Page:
This group of sewing implements includes:
A. A curved awl or bodkin carved from old Walrus Ivory
B. Another awl, fashioned from a very old eyed iron nail, likely an 18th century trade item. The point is flattened and curved.
C. A small Ulu, with steel blade, perhaps a toy, or likely a knife for cutting sinew thread. The tool has a bone handle and a blade with only 1 ½” edge length
D. A sewing needle, fashion from a narrow strip of baleen that has been folded to make an eye, and then bound with sinew. The point is worn or broken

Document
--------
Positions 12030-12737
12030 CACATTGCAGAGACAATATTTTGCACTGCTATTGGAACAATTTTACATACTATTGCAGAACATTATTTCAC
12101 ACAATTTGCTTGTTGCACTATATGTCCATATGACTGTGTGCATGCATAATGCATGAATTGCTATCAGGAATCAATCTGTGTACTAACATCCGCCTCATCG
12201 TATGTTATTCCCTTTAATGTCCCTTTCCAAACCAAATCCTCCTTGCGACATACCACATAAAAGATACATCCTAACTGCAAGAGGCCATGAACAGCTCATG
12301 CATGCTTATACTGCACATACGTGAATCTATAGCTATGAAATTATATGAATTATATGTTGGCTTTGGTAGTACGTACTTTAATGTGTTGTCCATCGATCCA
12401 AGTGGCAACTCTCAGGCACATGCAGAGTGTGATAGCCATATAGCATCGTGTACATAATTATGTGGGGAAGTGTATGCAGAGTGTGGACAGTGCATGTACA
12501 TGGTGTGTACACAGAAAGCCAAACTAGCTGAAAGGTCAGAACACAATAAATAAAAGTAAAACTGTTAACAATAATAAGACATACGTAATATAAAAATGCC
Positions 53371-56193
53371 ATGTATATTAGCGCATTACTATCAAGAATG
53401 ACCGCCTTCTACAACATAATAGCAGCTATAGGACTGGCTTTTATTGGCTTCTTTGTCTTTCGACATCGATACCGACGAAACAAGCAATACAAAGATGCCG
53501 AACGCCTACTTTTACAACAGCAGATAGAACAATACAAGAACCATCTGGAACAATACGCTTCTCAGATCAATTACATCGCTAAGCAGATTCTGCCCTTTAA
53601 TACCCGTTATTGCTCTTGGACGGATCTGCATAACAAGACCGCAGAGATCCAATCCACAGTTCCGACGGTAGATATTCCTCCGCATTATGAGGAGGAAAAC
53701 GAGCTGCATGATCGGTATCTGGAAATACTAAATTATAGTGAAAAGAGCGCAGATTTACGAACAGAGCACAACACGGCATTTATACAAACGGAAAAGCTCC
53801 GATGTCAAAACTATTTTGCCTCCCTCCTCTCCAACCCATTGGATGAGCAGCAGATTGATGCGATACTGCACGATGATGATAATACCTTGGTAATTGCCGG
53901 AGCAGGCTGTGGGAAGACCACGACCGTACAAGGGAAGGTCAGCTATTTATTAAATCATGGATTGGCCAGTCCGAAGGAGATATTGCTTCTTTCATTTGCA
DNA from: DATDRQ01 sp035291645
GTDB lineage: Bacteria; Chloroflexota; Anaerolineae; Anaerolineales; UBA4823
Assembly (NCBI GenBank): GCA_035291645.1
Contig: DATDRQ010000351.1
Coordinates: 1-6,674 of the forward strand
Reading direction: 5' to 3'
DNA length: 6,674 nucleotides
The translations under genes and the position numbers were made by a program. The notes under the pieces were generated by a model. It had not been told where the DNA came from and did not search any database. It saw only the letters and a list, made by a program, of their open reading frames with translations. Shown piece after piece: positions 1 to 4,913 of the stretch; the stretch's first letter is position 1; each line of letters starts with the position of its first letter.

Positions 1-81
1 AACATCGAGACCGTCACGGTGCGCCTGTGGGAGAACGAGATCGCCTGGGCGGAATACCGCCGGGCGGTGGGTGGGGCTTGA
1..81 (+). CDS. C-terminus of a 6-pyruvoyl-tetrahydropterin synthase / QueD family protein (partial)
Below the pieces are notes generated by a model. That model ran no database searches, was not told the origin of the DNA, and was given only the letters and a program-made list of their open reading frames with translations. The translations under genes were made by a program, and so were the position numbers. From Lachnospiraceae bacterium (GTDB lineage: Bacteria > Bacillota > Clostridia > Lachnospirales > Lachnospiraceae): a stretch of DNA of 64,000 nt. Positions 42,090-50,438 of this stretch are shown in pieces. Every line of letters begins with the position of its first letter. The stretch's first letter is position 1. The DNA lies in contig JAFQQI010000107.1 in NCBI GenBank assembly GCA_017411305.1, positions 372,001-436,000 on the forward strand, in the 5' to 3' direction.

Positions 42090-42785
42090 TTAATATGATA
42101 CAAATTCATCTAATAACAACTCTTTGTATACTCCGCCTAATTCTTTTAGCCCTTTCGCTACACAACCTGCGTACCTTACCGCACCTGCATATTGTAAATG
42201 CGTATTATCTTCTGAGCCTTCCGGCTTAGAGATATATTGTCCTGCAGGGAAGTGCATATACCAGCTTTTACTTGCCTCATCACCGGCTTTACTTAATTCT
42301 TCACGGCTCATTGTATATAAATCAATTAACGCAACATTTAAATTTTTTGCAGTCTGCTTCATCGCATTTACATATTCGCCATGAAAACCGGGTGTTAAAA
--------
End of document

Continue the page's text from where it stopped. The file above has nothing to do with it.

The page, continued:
E. A seal skin needle case split into two straps that is knotted to a leather flap to receive a toggle to suspend it from a jacket. The bottom of the case is rolled and stiff but holds a very delicate ivory needle, about 2 inches long with a very fine eye drilled in one end (SOLD).
F & G. 2 flat pieces of fine grain, and hard stone, likely serpentine, that are drilled at one end to suspend them from clothing, and grooved on the flat sides. Probably for sharpening ivory sewing needles. They are 2 ½ and 3 inches long, with a width of about 5/8”. They are hung with sinew.